To Republicans, however, these secretive schemes to ‘save democracy’ sound rather like a dastardly false-flag operation to defraud the American electorate again. Trump has vowed to ‘destroy the Deep State’ — by which he means anti-Trump forces inside the FBI, the CIA, the Justice Department and elsewhere. It would make sense, therefore, if those elements were plotting to destroy him first. ‘My line is that they really should fear a Maga takeover,’ says one Trumpworld insider.

It’s easy to forget that, in 2020, even before Trump threw his election tantrum, America almost went to war with itself. On May 25 that year, George Floyd died under a white policeman’s knee in Minnesota. A video of the killing went viral. The Black Lives Matter movement erupted and turned violent. The summer saw weeks of riots in Minneapolis, New York, Chicago and elsewhere. Shops were smashed and looted; cars and public buildings burned. The damage cost insurance companies more than $1billion.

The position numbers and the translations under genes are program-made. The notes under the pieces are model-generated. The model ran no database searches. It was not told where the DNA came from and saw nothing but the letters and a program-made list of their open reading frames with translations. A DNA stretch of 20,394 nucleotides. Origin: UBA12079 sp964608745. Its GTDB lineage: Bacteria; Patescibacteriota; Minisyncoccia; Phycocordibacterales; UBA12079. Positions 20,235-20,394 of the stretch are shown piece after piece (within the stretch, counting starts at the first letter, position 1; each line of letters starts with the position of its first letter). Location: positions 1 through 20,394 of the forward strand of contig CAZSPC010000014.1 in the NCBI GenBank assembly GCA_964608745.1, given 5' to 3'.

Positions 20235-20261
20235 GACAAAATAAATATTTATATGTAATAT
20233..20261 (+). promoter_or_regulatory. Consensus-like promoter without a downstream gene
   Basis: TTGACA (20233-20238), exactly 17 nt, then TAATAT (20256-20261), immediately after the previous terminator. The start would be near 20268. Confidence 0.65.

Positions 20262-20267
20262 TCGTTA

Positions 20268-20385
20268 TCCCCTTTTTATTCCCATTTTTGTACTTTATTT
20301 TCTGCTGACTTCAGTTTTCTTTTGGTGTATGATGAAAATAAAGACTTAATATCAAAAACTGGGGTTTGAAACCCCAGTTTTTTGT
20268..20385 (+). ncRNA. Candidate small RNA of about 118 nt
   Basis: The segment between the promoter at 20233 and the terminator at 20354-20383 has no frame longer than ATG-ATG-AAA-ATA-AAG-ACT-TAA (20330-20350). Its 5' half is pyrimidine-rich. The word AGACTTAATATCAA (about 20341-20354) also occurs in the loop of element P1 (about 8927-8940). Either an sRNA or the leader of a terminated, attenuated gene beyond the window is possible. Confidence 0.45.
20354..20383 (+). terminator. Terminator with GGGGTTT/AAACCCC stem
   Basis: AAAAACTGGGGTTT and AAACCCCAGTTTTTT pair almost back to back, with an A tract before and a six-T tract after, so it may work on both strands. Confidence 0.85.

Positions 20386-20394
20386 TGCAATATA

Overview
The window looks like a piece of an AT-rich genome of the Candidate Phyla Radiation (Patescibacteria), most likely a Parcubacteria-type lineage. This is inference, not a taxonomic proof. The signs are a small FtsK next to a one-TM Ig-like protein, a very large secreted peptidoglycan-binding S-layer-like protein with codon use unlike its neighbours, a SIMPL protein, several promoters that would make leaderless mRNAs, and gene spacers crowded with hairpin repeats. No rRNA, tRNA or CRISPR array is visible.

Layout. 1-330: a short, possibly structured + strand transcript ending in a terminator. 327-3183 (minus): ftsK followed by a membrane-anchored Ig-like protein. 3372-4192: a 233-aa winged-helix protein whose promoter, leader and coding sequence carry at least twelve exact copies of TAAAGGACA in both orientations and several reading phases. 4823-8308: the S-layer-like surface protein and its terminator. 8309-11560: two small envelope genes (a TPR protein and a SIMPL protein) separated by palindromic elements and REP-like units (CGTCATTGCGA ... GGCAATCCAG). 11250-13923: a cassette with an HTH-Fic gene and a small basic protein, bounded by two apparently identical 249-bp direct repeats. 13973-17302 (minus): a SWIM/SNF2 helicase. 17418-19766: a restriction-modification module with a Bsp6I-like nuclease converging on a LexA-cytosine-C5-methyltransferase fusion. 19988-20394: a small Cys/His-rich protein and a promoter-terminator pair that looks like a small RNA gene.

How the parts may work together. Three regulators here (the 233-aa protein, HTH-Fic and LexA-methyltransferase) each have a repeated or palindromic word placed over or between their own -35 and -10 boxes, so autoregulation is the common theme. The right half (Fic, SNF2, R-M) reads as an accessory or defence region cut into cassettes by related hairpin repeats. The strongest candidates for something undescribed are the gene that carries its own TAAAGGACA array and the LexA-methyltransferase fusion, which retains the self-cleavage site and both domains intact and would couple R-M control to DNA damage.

Partly in response, a huge number of Americans decided to arm themselves. Between 2019 and 2021, more than seven million people became new gun owners. A University of California study showed that a worrying 44 per cent of new gun owners thought that political violence could be justified. In a time of furious political polarisation, that sounds like very bad news.

‘A house divided against itself cannot stand,’ said the great American president Abraham Lincoln. But the truth is that the Land of the Free has always been a restless giant. Ever since the Civil War ended in 1865, U.S. citizens have struggled to overcome the shame of slavery and racism.

That might, in part, explain why re-enacting that historical conflict is such a national obsession: every year, tens of thousands of amateur historians travel to Gettysburg, Fort Donelson and other sites to act out the great battles between North and South. Since the convulsions of 2020, the pastime has grown in popularity.